SAN JOSE -- A jury has awarded $10 million to two former Silicon Valley investors who claimed they were cheated after their former fund -- launched by 49ers legends -- was seized by a creditor.
Jurors in the three-week trial ruled that Capital Dynamics, a Swiss investment house that bought the funds from creditor Silicon Valley Bank, acted with "malice, oppression or fraud" in voiding the contracts of Duran Curis and Darren Wong, who had managed more than $2 billion in funds for HRJ Capital before the firm's 2008 collapse.
While the award was about half of what Curis and Wong had been seeking, Capital Dynamics vowed to appeal, saying the judge and jury misunderstood the law.
"We vehemently disagree with the verdict," Thomas Kubr, the firm's founder and executive chairman, told this newspaper from Zurich.
Kubr said Santa Clara County Superior Court Judge James Kleinberg was wrong in November when he ruled that Capital Dynamics was bound to honor the contracts Curis and Wong had signed with HRJ. Those pacts promised both men a portion of the management fees and other income generated by HRJ's investments in venture capital firms, real estate trusts and hedge funds.
Former 49ers Harris Barton and Ronnie Lott began raising the investment funds from fellow star athletes during the dot-com era; Niners legend Joe Montana later joined up, although he'd left the firm before its failure.
HRJ got into trouble thanks to its strategy of "warehousing" investments, which means making financial commitments before yet having the money in hand. The firm borrowed millions from Silicon Valley Bank to make good on those promises, but that approach imploded when the global credit crunch left HRJ unable to raise enough from new investors to repay the bank.
Attorneys for Capital Dynamics had argued during the trial that Wong and Curis were responsible for the risky scheme and were to blame for HRJ's collapse, although Barton on the stand defended his former employees.
After Silicon Valley Bank seized control of HRJ's funds in December 2008, Wong and Curis were pushed out for allegedly planning to force the firm into involuntary bankruptcy so they could recover some of what was owed to them. Both men had worked for months without full pay as HRJ teetered toward bankruptcy.
Capital Dynamics argued unsuccessfully that the contracts Wong and Curis had signed with HRJ Capital became void when the men left the firm and HRJ ceased to exist.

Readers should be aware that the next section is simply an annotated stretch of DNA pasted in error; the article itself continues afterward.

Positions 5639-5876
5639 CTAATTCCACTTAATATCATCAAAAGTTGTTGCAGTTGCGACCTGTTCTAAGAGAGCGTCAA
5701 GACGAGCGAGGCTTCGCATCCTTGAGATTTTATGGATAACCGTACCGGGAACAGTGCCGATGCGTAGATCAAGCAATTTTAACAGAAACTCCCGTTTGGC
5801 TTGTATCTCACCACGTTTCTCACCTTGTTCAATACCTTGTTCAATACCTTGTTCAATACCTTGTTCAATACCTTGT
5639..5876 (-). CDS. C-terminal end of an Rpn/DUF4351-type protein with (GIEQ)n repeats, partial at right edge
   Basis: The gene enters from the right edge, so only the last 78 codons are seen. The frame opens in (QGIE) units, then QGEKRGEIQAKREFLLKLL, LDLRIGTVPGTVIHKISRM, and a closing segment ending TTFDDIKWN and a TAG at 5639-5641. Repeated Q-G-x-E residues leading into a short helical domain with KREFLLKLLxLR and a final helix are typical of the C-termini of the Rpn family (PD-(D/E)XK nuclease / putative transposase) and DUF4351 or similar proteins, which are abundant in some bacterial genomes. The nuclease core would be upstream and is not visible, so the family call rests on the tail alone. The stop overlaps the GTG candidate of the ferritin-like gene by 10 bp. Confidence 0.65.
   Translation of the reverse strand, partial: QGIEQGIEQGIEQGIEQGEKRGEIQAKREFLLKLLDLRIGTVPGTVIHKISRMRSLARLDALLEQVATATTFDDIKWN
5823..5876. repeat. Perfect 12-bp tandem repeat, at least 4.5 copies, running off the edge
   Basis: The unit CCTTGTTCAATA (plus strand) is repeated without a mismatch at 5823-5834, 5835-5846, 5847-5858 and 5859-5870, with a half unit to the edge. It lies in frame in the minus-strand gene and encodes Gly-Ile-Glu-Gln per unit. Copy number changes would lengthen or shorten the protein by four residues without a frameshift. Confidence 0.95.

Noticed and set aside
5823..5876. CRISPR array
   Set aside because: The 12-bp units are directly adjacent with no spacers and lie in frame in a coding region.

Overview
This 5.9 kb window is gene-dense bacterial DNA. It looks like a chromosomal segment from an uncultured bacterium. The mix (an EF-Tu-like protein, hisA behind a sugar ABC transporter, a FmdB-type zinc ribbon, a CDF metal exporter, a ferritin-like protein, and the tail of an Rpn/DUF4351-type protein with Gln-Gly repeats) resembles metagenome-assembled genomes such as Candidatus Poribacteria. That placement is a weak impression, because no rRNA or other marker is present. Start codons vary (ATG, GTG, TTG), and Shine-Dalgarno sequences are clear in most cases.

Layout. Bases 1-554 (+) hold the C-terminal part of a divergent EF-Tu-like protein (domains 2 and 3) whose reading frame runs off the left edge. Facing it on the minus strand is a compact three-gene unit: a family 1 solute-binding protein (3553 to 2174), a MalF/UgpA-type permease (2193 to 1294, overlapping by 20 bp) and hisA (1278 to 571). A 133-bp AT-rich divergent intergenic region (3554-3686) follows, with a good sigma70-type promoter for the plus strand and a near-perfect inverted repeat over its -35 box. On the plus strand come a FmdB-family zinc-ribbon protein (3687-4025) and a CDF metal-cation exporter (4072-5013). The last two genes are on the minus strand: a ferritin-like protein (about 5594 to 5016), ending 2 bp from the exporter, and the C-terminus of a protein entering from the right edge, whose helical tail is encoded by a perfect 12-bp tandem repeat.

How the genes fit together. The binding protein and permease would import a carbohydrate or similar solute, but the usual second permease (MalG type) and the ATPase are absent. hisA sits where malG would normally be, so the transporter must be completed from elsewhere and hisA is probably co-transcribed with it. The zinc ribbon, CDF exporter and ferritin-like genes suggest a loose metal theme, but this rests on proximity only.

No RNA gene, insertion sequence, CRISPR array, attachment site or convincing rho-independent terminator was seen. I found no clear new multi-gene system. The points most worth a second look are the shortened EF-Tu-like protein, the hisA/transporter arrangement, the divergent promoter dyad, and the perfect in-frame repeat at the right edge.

"The notion that my clients did anything wrong seems absurd," Michael Baumann, the attorney for Curis and Wong, said Thursday.
He said the two men -- who now work for investment firms based in Santa Monica and Beijing, respectively -- "are gratified that their claims have been vindicated."
Vindication was also on the minds of Barton and Lott.
Barton, a former All-Pro offensive lineman, said via email that the trial proved he and Lott had worked to do right both by the plaintiffs and the investors in the funds as they were being taken over by Silicon Valley Bank.
"As you can imagine, this is a huge relief for me personally," Barton added. "I think HRJ put together some exceptional investment portfolios, and I hope that the funds continue to do well."
The funds' future performance is very much a key to how much money Wong and Curis might ultimately reap. Judge Patricia Lucas is expected to sit down with both sets of attorneys in coming weeks to hammer out how much of the funds' profits -- if any -- the plaintiffs will be entitled to in the future.
Lucas also will decide how much the two men are due in attorney fees. All told, people familiar with the case said the final judgment could top $13 million. Any amount that withstands appeal ultimately will be paid out of the HRJ funds Capital Dynamics now manages.
Kubr -- whose firm oversees a $17 billion global portfolio -- said he's confident an appeals court will agree Capital Dynamics was protecting HRJ's investors when it concluded the Wong and Curis contracts were no longer valid.
"If these guys want to accuse us of fraud for not paying a claim that had no legal basis," he said, "well, that was the right thing to do."
Contact Peter Delevett at 408-271-3638. Follow him at Twitter.com/mercwiretap.